Marilee Hanson flat out stated that she cannot support plan C-2, that the Canary pines need to be on public land. She said, “I can’t support (C-2)… the public has been speaking for years that, in order for those Canary pines to truly be saved, they need to be on public land.”

She made the motion, that would be adopted on a 3-2 vote, to support something like Plan D.  Chair Rob Hofmann joined Merilee Hanson and Cheryl Essex, with George Hague and David Inns in dissent.

At that time Dave Taormino, one of the developers, said he was willing to compromise. He said, “What I’ve heard tonight, it sounds like overwhelmingly, is that you want the trees, or as many of the trees as possible, into public ownership. If that’s the direction you want to go, give me that instruction.”

He said they could go back to the drawing board and, prior to going to the city council, “we’ll come up with as much as possible with the trees on public land. I think I can do that for six trees and maintain the eight dwelling units with the eighth one being a senior cottage. I can live with that.”

“I never said the plan that keeps the most trees as possible in the public ownership,” Merilee Hanson stated. “I said something like alternative D which keeps the Canary Pines in public ownership is preferable.”

The question now is whether the latest proposal, which keeps all trees on public land with eight lots, will suffice.

—David M. Greenwald reporting

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About The Author

David Greenwald is the founder, editor, and executive director of the Davis Vanguard. He founded the Vanguard in 2006. David Greenwald moved to Davis in 1996 to attend Graduate School at UC Davis in Political Science. He lives in South Davis with his wife Cecilia Escamilla Greenwald and three children.

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33 thoughts on “Paso Fino Goes to Council With New Plan”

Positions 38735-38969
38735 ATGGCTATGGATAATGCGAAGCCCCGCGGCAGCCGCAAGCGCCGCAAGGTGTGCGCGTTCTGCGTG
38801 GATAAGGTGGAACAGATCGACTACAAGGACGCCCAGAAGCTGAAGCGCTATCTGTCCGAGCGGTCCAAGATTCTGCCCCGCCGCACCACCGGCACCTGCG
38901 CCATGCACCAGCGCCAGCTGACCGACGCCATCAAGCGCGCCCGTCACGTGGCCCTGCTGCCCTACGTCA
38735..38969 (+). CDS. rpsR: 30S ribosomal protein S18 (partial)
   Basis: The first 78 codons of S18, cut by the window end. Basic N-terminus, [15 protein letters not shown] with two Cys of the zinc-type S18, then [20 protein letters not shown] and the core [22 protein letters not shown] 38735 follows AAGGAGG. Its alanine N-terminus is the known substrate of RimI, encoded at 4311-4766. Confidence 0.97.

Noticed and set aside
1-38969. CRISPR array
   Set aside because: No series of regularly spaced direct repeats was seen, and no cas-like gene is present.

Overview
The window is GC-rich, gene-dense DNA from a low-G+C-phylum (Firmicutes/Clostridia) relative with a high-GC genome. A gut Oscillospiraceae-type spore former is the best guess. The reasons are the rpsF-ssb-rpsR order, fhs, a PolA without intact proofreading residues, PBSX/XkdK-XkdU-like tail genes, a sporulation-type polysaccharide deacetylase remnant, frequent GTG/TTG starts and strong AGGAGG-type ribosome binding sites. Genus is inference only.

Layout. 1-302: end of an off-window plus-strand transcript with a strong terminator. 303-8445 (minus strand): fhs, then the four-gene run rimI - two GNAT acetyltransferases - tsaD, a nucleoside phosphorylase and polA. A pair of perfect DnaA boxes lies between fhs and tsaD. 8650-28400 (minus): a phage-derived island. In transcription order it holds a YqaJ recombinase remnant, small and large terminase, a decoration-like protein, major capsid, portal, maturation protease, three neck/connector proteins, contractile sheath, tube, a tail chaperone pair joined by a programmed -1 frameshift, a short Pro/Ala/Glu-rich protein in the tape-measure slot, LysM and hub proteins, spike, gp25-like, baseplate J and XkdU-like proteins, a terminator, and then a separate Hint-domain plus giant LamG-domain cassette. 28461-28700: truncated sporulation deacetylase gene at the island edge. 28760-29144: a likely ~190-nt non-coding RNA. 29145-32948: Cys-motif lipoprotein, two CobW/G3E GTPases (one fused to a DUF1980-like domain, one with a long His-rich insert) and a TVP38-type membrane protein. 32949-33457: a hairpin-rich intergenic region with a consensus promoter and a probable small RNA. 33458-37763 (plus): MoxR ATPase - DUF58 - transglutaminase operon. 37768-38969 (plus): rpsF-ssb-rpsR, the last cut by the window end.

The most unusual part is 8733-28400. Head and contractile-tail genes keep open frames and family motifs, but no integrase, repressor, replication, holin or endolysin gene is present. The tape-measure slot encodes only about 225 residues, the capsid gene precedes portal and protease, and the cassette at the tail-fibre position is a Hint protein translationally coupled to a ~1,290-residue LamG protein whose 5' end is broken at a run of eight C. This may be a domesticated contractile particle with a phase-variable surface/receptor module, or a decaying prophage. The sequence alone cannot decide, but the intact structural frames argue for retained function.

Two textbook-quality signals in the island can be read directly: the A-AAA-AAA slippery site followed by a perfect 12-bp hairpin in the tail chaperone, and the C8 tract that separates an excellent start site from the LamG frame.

1. SODA

    A little confused: does current proposal have a designation?  It is neither D nor C-2?

    What is new about it?  Do the neighbors agree?  I have gotten emails which appear to indicate no but not a reason….thx

    1. David Greenwald Post author

      It is being called D2-Revised.

      As I see it, it keeps the eight units, reduces the size of the 8th unit to keep all the pines on public land, whereas C-2 put them on people’s property and the fear was they could them remove them at their discretion.

      I will be following up with the neighbors, but I know there is some opposition to keeping it at 8 units rather than 6 as proposed by Plan D.

      1. sisterhood

        When my family rented a home on Cowell, years ago, the homeowner removed a gorgeous tree from our backyard. That tree was gigantic. It must have been very old. The only reason the owner removed it was because he had to pay a pruner to prune back the branches that grew too close to our fireplace. It was a very sad day when that tree went down.

  2. Don Shor

    January 23 2015

    To the Davis City Council

    Re: Paso Fino development

    Dear Council Members,

    This letter is regarding the proposal for Paso Fino and the protection measures necessary for the Canary Island pines on the site. It was originally written as background for a meeting of Brett Lee and Rochelle Swanson with the homeowners and interested parties on January 6.

    My understanding from the proceedings of the Planning Commission was that the pines are to be protected on public land. I have been asked if the current design layout, which has eight houses on the site, gives adequate protection to the trees.